My plan for last week was to just sew the first three seams on the Manila pants, right?
Well, I sort of finished them. You can’t really tell because the pattern is so busy, but those babies are done.
So I actually love this pattern. In particular, the first part works up super quickly and suddenly you have a pants-shaped item!
However. I feel like the instructions sort of can’t decide if they are aimed at an absolute beginner or at a more experienced sewer.
- There are sidebars that tell me about the right vs. wrong side of the fabric and about the notches, but don’t tell me if I need to clip or finish my seams?
- Similarly, the waistband was smaller than the waist, which did require easing the waist into the waistband. I assume this was intentional, and it turned out fine, but if I were really a new enough sewer that I needed to know right vs. wrong side of the fabric, I would have been very concerned that I’d messed something up.
- Trying to keep the elastic in the waistband and catch all three edges with fabric that wanted to roll back on itself was not easy. (My gut told me to hand baste the waistband closed before trying to attach it, and I ignored my gut, and had to spend 6 episodes of Yuri on Ice picking that damn seam out.)
- The instructions don’t tell you to change the overlap on the cuff on the second leg, and I didn’t notice that the cuff overlap was reversed in the line drawing, so my cuffs aren’t mirrored nicely. On this fabric it really doesn’t matter, but I’d probably be taking it out and redoing it if I’d used a solid fabric.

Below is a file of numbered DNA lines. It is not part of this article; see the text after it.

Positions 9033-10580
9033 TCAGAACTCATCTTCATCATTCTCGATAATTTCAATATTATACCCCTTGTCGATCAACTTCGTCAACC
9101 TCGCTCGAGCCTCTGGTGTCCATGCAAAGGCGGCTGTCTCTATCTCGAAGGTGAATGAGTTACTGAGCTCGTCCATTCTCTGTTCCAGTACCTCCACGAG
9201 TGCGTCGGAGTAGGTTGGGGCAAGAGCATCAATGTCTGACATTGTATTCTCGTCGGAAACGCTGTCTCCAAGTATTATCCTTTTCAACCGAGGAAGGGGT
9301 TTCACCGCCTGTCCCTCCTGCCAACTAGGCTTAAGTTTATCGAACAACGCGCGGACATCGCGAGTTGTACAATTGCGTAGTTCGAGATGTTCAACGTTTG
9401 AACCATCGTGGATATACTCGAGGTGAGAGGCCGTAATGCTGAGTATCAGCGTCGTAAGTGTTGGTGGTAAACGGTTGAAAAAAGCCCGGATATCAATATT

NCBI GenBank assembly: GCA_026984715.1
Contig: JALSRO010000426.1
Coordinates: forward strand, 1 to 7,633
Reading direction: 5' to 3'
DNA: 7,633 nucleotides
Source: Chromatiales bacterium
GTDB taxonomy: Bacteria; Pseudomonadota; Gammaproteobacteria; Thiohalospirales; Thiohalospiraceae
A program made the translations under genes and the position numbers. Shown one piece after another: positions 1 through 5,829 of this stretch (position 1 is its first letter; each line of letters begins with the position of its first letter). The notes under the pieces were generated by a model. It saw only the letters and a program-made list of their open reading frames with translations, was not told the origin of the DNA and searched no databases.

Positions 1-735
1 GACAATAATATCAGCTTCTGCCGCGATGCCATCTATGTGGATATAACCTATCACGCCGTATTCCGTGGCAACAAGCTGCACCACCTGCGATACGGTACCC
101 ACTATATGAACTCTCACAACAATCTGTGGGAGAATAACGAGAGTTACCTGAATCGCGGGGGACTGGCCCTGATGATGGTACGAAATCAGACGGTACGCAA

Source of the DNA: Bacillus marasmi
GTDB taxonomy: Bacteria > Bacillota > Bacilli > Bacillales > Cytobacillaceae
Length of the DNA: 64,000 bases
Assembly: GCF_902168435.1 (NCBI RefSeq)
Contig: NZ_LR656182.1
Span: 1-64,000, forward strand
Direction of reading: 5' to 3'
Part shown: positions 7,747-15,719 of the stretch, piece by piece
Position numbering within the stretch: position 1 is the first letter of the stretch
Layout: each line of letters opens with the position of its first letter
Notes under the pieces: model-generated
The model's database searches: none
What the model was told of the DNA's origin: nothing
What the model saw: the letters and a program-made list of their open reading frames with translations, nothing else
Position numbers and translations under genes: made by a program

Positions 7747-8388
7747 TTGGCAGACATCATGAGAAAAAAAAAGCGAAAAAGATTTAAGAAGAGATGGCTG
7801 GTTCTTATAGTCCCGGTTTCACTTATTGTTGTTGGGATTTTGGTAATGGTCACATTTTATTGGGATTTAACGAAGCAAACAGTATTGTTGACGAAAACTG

Like I said, I actually really like this pattern, and I’m looking forward to making my second one. But I feel like the instructions could use some additional notes for the brand new sewer they appear to be targeting.
My first attempt also made it clear that I need to raise the center back seam about two inches, so I adjusted the pattern to do that.
Do you ever find that when you just want something to be done, everything goes horribly wrong, and it takes way longer than it should? That is what happened with these socks.
I mean, I made it. Finally. But first off, because I’m doing two socks at a time, I did 3/4s of the grafting I needed to before I could check if the sock cuff was big enough to make it around my heel. It was not. I left the “finished” sock alone for awhile and took out the grafting and double-knit section on the half grafted sock, and decided I had enough yarn left (because of course I had cut the yarn at this point) to knit one more row of ribbing before doing a new bind off. Halfway through the bind off, I realized I did not in fact have enough yarn, so I went back and took out the extra row I’d just added, and started the bind-off again. I was 3/4ths of the way through that when I realized I still didn’t have enough yarn, so I had to take out the bind-off row and then another ribbing row.
Basically, I attempted to bind that sock off three times before I finally succeeded. At least on the other sock I knew how far back I needed to rip.
Now that they are done, I like them – the toe-up construction was interesting, they fit really well, and I enjoyed the two-at-a-time sock thing. I just think I need some time away from knitting for a few weeks to get my groove back.
Goals for next week:
- Manila version 2 – just the whole thing. The first one didn’t take that long.
- Start into the next project, depending on how quickly that goes.
- Two bullets feels like too few, so… um… watch more Craftsy videos?